Broadway Triangle Opponents Vow to Fight 'Discriminatory' Development Plan

By Meredith Hoffman on January 11, 2012 10:05pm 

CITY HALL — Opponents of an allegedly discriminatory affordable housing project on the Williamsburg-Bedford-Stuyvesant border rallied Wednesday on the steps of City Hall demanding the city draft a new housing plan.

The city's planned development of the 21-block area, called Broadway Triangle, was halted last week by a judge on the grounds it favored the Hasidic Jewish population over blacks and others needing apartments.

If the city appeals the decision, the community group Broadway Triangle Community Coalition, which has fought the development for years, will not back down.

"This is a time to stand up for peace and for justice," said Luis Garden Acosta, director of the non-profit advocacy group El Puente, at the rally.

City Councilwoman Diana Reyna and 50th District Leader Lincoln Restler also said the project excludes many members of the community.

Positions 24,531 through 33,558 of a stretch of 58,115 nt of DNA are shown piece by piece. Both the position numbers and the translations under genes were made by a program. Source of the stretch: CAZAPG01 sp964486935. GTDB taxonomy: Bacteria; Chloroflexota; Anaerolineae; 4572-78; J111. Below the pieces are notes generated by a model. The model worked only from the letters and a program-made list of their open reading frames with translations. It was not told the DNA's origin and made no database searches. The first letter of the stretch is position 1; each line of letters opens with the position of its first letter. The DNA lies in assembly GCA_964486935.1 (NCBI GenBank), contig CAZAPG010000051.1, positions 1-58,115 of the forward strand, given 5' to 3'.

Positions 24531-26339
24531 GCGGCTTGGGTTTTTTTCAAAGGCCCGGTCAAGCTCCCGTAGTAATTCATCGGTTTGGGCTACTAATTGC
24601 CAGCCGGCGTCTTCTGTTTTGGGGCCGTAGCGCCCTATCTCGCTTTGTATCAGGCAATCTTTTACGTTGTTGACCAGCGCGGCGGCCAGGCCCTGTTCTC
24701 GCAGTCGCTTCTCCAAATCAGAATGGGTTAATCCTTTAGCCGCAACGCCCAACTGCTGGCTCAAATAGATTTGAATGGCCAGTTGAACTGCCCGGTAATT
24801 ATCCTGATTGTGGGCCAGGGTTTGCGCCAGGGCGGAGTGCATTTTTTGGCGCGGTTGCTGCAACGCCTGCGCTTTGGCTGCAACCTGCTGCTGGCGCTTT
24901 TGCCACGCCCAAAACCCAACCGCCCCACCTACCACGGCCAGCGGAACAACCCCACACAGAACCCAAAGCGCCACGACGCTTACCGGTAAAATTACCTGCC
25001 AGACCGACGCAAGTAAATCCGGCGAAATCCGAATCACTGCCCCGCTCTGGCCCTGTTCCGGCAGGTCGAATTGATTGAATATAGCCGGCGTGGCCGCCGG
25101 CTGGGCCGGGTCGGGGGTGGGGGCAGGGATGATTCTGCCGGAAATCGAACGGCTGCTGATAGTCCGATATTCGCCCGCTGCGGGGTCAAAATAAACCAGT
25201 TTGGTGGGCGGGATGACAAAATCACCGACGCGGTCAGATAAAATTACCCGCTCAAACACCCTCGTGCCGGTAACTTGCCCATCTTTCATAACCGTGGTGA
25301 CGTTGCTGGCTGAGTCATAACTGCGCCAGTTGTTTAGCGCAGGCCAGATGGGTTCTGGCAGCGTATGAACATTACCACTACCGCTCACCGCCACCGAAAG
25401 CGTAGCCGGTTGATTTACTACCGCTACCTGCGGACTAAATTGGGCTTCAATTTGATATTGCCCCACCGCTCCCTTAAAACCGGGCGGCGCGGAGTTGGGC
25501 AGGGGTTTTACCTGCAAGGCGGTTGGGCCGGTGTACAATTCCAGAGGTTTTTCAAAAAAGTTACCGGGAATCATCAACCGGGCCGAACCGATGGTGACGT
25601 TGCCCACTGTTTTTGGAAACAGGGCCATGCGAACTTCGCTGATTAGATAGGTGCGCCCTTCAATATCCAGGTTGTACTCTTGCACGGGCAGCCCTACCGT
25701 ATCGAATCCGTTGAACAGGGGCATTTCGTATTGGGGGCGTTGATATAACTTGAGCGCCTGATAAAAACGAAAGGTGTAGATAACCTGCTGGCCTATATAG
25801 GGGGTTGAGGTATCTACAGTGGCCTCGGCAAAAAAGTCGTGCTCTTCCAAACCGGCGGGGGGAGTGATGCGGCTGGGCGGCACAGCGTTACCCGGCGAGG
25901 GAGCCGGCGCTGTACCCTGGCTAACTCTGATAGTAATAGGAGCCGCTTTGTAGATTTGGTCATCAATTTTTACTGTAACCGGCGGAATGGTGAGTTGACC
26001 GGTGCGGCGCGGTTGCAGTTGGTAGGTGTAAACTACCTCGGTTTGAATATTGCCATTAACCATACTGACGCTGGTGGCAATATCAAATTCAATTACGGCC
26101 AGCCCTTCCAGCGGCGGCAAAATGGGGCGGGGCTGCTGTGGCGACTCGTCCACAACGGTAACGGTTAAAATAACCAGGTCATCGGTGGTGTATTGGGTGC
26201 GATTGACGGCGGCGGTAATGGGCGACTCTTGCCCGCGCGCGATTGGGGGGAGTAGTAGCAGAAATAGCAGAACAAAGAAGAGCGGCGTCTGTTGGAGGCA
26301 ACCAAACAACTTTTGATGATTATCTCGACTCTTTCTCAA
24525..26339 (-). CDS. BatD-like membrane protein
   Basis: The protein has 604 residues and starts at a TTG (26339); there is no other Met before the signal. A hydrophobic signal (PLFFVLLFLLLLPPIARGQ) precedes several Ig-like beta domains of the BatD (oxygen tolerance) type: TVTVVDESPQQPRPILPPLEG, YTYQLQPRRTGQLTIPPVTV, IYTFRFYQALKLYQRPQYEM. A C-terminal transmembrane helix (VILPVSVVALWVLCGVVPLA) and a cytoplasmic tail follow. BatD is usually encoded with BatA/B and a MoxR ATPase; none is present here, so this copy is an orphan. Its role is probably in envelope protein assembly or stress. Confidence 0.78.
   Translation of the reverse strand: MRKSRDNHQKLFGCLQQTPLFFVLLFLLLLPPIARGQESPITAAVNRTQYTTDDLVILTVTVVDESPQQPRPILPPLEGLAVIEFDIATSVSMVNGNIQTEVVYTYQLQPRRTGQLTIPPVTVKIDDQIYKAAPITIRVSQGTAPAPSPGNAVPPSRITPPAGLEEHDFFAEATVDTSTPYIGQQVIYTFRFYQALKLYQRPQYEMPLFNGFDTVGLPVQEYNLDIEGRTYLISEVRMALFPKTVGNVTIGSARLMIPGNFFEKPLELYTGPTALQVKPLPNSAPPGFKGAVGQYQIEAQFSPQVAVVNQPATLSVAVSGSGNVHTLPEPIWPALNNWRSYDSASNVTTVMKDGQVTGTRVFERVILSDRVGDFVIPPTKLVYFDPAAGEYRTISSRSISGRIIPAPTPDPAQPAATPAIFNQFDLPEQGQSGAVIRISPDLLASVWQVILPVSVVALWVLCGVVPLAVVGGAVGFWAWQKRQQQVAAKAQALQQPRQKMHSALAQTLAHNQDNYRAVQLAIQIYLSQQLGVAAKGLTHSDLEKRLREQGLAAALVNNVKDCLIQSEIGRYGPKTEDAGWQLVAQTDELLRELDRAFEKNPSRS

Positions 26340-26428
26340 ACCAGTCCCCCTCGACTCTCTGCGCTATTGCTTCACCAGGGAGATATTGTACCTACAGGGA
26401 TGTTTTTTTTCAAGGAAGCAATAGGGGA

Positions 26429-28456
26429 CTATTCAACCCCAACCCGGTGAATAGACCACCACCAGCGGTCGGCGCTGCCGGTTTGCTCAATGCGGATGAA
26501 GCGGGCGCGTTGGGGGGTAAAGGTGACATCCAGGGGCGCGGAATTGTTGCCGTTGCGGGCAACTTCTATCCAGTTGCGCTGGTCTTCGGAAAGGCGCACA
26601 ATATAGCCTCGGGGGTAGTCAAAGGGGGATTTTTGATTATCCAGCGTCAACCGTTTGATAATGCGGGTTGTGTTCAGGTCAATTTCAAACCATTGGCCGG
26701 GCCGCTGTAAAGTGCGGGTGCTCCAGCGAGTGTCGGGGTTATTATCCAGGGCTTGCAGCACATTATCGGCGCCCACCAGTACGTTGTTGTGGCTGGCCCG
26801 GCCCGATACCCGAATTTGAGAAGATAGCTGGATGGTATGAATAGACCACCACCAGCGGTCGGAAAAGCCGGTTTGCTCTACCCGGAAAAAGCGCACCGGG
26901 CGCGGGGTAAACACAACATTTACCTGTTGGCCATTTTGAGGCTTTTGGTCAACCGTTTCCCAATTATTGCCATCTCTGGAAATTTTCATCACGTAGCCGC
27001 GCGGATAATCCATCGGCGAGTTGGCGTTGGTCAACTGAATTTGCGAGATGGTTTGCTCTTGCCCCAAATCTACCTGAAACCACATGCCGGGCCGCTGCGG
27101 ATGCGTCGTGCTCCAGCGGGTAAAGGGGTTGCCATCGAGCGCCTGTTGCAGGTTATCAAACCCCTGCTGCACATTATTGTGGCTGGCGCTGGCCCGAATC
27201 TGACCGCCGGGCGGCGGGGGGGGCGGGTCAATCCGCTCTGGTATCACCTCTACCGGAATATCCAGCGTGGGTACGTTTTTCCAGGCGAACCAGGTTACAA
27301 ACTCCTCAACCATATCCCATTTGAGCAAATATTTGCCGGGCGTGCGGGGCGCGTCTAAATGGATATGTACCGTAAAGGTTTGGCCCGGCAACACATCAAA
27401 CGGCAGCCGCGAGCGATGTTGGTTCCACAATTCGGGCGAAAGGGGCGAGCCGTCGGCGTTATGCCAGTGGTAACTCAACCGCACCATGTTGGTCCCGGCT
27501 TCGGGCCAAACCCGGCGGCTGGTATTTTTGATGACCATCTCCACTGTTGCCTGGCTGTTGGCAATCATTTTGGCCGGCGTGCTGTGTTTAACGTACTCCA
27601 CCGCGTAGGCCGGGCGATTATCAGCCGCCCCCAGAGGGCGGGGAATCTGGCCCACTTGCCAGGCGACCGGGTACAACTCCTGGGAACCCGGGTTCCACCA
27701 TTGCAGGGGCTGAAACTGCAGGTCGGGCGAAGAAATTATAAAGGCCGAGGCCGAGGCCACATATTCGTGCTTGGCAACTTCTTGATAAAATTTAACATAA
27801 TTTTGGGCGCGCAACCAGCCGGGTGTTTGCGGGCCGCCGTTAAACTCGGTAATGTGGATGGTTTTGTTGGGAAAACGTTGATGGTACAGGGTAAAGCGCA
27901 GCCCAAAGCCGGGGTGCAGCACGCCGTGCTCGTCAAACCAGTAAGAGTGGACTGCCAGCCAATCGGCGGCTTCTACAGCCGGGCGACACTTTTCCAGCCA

"The plan that the city devised is segregated and fails to meet what we all so desperately need, which is affordable housing," Restler said.

The developers, United Jewish Organizations and the Ridgewood Bushwick Senior Citizens Council, plan to build low-rise buildings to accommodate Hasidic Jewish families who do not take elevators on the Sabbath.

In addition, the population would represent the demographic of the Williamsburg Community Board 1, rather than including the demographics of Bedford-Stuyvesant, according to the court filing. Only 3 percent of the residents would be African American, a demographer noted in the filing.

But Brooklyn Councilman Steven Levin argued that the plan was not discriminatory, and would provide essential housing to people in his district. He said he believed the city would win the case.

Meanwhile, NYC Law Department attorney Gabriel Taussig called the claims of discrimination "outlandish."

"The proposed plans for the development help to meet the affordable housing needs of the community while preserving the overall physical scale of the neighborhood," he said.

"We look forward to bringing new affordable housing opportunities to this neighborhood and to hardworking New Yorkers throughout the City."

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